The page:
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May 28, 2019

New Rules for the Game

May 28, 2019

Rebooting Canada’s competition regime for the digital economy

What is the future of competition in the new digital economy and how well-prepared for this future are Canada and its governments? Mowat’s latest report cuts through superficial narratives that currently surround these questions to take a more in-depth look at the policy reality.

Recent reports have pointed to how the meteoric emergence of superstar digital firms such as Google or Amazon has coincided with trends across several economic indicators that show competition declining in a variety of markets. Commentators are increasingly arguing that these phenomena, which appear particularly pronounced in the digital economy, are interlinked and are likely impacting global innovation in a negative way.

We examine the evidence for this argument and evaluate the threats to innovation posed by declining competition, both present and potential. We identify a series of recent phenomena that are impeding competition and harming innovation, and highlight a number of potential threats to the competitive landscape.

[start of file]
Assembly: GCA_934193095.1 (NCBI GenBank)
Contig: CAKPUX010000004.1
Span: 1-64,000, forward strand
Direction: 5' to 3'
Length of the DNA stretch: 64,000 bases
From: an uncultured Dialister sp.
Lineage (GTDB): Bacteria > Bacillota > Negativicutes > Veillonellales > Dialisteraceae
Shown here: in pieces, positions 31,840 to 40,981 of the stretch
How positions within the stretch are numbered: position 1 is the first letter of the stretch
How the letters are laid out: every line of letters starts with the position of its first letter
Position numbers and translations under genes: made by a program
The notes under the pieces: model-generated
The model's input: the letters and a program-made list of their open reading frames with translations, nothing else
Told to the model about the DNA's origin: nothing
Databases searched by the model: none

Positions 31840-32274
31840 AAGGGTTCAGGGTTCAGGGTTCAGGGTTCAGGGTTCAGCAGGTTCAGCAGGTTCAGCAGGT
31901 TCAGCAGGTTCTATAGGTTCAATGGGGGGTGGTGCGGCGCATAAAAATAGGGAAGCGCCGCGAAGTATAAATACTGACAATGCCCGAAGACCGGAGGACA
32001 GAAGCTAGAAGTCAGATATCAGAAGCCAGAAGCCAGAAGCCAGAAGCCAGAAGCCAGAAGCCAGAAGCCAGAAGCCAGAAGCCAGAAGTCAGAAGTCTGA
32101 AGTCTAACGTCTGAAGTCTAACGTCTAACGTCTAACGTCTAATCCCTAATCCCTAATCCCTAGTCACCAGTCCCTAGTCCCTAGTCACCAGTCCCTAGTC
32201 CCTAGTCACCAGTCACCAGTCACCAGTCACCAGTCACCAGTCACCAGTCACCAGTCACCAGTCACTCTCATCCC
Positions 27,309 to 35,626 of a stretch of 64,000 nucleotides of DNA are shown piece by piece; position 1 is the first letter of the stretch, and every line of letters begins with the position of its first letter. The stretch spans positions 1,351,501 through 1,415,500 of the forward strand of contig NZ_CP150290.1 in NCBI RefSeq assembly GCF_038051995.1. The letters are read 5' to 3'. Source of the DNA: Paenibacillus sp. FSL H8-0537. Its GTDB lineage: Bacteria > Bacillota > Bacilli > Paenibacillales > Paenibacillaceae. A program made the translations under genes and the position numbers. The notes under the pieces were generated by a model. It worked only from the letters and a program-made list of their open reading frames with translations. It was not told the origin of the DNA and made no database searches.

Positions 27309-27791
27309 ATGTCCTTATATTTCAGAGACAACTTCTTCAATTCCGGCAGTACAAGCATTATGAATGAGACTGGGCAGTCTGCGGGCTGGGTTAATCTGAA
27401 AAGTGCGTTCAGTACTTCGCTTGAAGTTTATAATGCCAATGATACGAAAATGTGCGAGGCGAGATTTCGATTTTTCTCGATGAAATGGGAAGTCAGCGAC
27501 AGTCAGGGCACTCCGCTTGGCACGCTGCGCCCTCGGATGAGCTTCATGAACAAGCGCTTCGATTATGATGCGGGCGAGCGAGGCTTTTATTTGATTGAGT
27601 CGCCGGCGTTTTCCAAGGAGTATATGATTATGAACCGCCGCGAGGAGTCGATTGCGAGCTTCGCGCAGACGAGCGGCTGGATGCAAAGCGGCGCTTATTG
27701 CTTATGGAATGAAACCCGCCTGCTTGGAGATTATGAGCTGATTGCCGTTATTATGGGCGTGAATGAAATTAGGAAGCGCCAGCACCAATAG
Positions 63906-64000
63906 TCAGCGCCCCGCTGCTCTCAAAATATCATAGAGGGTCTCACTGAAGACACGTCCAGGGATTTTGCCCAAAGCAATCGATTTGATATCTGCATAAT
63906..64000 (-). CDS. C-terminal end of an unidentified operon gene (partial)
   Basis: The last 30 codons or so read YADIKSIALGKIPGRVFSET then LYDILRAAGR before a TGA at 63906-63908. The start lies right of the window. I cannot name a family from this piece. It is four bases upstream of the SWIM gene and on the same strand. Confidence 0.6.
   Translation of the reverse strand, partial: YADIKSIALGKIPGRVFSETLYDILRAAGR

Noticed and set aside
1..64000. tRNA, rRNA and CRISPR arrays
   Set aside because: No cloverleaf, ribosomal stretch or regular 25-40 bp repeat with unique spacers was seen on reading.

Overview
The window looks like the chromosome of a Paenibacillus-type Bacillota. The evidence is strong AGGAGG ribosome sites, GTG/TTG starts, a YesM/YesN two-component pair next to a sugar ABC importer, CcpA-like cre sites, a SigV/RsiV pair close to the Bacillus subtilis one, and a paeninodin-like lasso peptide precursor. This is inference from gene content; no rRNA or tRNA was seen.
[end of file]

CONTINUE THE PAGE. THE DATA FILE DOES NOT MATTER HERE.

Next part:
These developments, we find, are likely to have negative impacts on Canada – if left unaddressed. But government and civil society actors in Canada can still take action to improve competition in the digital economy. We set out 26 policy recommendations that would help counter these impacts, looking at Canada’s data regime, algorithmic regulation, amendments to Canada’s Competition Act and related legislation, and government capacity.

Canada should stop simply following the leader. Instead, it should recognize where the puck is going – and get there first.

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Michael Crawford Urban

Release Date

May 28, 2019



Mowat Research

No. 193


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